I've been thinking about ... getting older.
The Carroll County Office of Family and Children's Services held the World Elder Abuse Awareness Day on Wednesday at Center Court in the TownMall of Westminster. It was free and open to the public and featured locally available services for seniors and their caregivers. The Secretary of Aging, Rona E. Kramer was the featured speaker. Katie Cashman, one of our local FCSCMD professionals wrote an excellent letter to the editor recently in the Carroll County Times naming some of the warning signs that elder abuse is taking place. I hope many people read her letter and are now more aware of the issue.
As a former bank trust officer I can tell you that elder abuse knows no social or economic boundaries. There were times when we had to step in to protect a client in a nursing home or someone receiving care at home that wasn't appropriate. We had one client who was receiving dozens of requests for donations. They all looked like bills, so she paid them. When we investigated, we found that they were all coming from the same address in Arizona. She had become a "mark." It took time and effort to get her off those lists but we did it.
There were many times when I was on the phone or visiting with a senior client that I realized I was probably the only person they had talked to for a long time. I stayed on the phone or extended my visit a little bit. Loneliness is a curse of the elderly. As members of The Greatest Generation, they served our country in the military, came home and built our schools, churches, businesses and the community service organizations we enjoy to this day. They did what was expected of them and never asked for anything in return. They were proud to serve and I think sometimes that same pride is hurting them today because they won't ask for help.
When I was growing up, my grandparents lived very near to us and I saw them every day. They were included in everything we did without a single thought otherwise. They were wise and shared their wisdom with us. We didn't realize until years later just how wise they were. The idea of someone hurting one of them is beyond my understanding. But what I do understand is that families are scattered all over now. Children move away and grandchildren only see their grandparents occasionally. Those ties that forged generations of respect have been weakened by distance and time.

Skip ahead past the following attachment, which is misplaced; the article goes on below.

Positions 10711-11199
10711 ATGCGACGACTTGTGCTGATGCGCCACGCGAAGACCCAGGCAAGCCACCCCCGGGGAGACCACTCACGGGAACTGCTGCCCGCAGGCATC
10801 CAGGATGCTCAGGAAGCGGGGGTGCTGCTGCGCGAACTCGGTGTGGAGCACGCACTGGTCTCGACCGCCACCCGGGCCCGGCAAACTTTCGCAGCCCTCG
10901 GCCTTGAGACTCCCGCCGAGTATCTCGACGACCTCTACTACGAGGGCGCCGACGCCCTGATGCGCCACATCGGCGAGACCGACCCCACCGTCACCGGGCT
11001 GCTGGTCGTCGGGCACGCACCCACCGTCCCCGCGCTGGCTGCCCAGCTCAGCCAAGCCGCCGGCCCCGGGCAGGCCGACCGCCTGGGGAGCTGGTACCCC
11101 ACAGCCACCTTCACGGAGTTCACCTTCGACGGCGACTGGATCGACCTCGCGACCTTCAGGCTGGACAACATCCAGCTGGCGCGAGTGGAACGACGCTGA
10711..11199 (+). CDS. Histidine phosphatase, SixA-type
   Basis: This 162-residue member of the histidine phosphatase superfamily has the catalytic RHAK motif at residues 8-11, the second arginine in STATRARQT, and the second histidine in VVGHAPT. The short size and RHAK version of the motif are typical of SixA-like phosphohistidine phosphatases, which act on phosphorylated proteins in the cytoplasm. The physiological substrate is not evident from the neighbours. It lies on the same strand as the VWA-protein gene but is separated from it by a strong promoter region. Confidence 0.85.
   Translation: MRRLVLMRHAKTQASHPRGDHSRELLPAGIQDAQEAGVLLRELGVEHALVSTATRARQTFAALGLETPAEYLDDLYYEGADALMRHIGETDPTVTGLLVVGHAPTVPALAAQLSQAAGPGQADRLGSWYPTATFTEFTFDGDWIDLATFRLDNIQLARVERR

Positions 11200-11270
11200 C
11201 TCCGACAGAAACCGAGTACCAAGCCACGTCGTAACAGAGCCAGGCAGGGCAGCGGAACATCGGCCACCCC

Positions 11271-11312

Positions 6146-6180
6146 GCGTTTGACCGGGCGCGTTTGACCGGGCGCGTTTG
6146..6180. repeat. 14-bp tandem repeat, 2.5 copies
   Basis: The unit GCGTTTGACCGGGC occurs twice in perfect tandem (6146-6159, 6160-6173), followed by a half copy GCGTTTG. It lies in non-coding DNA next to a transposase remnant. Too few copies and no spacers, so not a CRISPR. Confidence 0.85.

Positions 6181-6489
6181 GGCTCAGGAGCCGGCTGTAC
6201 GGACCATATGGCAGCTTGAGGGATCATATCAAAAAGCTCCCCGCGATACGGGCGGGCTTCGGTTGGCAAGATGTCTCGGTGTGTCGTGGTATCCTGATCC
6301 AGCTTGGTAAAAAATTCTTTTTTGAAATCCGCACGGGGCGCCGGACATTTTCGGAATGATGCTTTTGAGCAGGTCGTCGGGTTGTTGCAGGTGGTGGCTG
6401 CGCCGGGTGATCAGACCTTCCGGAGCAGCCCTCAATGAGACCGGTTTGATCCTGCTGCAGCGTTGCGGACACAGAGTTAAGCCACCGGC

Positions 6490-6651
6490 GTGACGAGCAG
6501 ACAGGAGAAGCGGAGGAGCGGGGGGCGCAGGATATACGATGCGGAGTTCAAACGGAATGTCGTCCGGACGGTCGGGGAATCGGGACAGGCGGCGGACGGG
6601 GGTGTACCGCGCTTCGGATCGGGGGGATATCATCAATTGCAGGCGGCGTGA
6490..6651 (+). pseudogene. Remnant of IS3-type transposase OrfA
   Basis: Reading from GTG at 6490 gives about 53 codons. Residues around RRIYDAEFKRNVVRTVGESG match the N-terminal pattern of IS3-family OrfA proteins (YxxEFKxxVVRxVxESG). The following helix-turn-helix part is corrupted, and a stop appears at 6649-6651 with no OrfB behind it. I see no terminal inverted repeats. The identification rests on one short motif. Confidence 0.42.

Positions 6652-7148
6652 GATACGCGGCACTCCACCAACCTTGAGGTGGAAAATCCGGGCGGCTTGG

It falls to those of us who are present, family or not, to fill the gap. Check on elderly neighbors or at least be aware of them. Offer to shop for them, offer a ride or maybe invite them to an event.
I am reminded of the lyrics of a song that Bette Midler sings, "Hello in There."
"You know that old trees just get stronger and old rivers get wilder every day, ah, but old people, they just grow lonesome, waiting for someone to say, 'Hello in there. Hello.'"
So here is some excellent advice from the same song: "So if you're walking down the street sometime and you should spot some hollow ancient eyes, don't you pass them by and stare as if you didn't care, say 'Hello in there. Hello.'"
Audrey Cimino is executive director of The Community Foundation of Carroll County. She writes from Westminster.